The focus of their subsequent music film, 2012’s Shut Up and Play the Hits, was LCD Soundsystem and their rumoured last concert. The James Murphy-led outfit features prominently in their latest release, Meet Me In The Bathroom, which shines a light on The Strokes, Yeah Yeah Yeahs, Interpol, TV On The Radio, and others from the early 2000s New York music ‘scene’, and is based on Lizzy Goodman’s 2017 book.
Ahead of the documentary’s UK release this Friday, 10 March, we speak to Southern and Lovelace about piecing together the film using only raw archive footage from the time, the legacy of the period’s music, and their success as a duo.
Dylan, Will, let’s dive straight in: what drew you to the subject matter of Meet Me In The Bathroom and to Lizzy Goodman’s book?
Dylan: Obviously, we’ve made music documentaries in the past: the first one with Blur, the second one being LCD Soundsystem’s final, at the time, concert. We weren’t sure we were going to make another music documentary. We explored non-music ideas and then got the chance to read Lizzy’s book before it was released in the UK. It was such a page-turner and really transported us back to that time; we thought it would make an amazing film. We didn’t know what shape that would take, but we knew we were interested.
I think the main draw was that the characters are amazing – the stories of the musicians and their impacts on culture – but we were also drawn to the very specific time period; that point in our culture, just before the internet blew up, before everything changed in terms of technology, culture, politics. In a weird way, it’s a relatively innocent time, despite the fact that it’s quite a scuzzy scene at the beginning of the millennium. It was a moment – a very brief moment – just before everything accelerated out of control.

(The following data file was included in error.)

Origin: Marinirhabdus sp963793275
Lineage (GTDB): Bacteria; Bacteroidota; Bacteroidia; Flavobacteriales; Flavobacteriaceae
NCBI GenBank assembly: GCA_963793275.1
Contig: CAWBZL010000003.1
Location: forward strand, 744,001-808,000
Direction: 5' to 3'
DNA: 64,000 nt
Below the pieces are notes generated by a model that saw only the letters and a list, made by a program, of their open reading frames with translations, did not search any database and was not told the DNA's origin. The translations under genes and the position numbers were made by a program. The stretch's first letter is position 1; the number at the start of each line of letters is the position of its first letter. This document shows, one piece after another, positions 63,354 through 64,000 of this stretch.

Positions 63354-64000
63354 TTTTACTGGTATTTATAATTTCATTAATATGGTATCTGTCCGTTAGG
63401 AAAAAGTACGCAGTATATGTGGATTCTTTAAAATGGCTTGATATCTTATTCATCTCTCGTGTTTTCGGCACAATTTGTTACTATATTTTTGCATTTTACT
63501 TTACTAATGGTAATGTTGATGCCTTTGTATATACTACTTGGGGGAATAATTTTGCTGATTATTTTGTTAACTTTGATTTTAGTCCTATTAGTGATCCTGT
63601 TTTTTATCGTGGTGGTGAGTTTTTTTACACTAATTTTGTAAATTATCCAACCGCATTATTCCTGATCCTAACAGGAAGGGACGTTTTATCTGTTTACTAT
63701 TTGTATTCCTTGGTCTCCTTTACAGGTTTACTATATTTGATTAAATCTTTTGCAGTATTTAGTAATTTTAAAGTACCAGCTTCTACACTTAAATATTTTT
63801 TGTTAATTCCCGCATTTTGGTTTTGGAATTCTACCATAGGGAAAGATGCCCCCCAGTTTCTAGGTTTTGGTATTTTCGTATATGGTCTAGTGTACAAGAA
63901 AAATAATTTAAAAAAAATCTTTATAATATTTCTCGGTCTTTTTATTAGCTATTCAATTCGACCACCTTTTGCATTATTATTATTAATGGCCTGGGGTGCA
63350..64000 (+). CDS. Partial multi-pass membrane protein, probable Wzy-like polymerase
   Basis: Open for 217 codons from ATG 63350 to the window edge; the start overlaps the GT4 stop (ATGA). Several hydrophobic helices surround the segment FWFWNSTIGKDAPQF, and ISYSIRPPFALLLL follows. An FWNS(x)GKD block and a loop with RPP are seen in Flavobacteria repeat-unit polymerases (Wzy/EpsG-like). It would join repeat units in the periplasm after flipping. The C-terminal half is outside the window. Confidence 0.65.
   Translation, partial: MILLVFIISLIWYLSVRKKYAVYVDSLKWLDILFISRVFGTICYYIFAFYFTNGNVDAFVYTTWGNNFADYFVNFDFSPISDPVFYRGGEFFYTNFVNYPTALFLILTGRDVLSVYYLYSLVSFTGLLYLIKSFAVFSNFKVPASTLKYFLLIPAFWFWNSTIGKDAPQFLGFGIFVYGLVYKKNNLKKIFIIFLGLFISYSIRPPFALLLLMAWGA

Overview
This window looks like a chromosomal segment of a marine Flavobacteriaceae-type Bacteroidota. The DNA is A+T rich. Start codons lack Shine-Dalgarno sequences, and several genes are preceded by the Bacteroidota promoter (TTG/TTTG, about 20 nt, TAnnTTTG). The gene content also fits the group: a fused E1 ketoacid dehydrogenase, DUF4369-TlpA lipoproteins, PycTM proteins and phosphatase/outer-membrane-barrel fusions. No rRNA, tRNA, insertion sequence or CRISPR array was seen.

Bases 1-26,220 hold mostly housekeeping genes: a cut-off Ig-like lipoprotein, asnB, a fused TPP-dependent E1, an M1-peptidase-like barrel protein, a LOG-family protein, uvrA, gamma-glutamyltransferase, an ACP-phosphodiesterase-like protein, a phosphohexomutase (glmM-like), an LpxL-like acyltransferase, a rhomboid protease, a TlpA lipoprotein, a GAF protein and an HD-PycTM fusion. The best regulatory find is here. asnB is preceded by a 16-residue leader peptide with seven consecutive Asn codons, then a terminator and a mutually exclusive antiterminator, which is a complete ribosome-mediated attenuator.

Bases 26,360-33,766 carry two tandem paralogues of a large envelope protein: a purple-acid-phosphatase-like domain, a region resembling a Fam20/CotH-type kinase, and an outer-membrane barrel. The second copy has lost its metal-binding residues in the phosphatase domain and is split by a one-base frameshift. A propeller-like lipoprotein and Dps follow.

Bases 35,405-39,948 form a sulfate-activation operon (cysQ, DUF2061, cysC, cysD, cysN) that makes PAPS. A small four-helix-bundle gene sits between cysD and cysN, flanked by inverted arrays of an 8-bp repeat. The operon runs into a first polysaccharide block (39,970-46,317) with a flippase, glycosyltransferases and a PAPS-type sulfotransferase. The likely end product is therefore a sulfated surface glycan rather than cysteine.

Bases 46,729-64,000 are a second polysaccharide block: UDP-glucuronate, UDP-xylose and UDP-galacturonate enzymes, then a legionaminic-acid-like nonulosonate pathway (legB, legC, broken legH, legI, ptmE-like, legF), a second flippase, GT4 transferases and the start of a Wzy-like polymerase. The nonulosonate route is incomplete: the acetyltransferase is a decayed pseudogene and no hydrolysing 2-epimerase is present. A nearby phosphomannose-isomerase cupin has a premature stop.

It’s a pacey film created entirely from raw archive footage and audio interviews from the time. How did you go about collating all that material?
Will: We had an idea of what we were looking for, but it started properly in 2020, just before the lockdown. Once we all went into lockdown, it became a bit more of a DIY process to making the film. Dylan and I, the two editors [Andrew Cross and Sam Rice-Edwards], and the producers all dived into finding that archive ourselves. That involved a load of detective work, going on old forums, searching for gigs we thought were important; and going down rabbit holes, trying to find people who were filming, the photographers who were there. Lockdown helped, in a way, because people in New York had the time to look through old tapes.
Dylan: I think we got an archive we wouldn’t have if people hadn’t been in lockdown because everyone wanted distraction; it made people more reflective and open to going into the past. But it was a gargantuan task. We put down the film we wanted to make on paper and had written it in the way you’d write the outline for a film. But we didn’t know whether the archive necessarily existed to tell the parts of the story we wanted, so we had to throw the net out, and there was a lot to sift through.
Everybody in the team just kept ploughing on, chasing up leads. We could probably open a private investigations agency at this point because we became fairly pro at seeking things out. Will would spot a mini-disc recorder in the corner of a photograph, for instance, and then we’d locate the journalist who owned it and see if they still had the interview.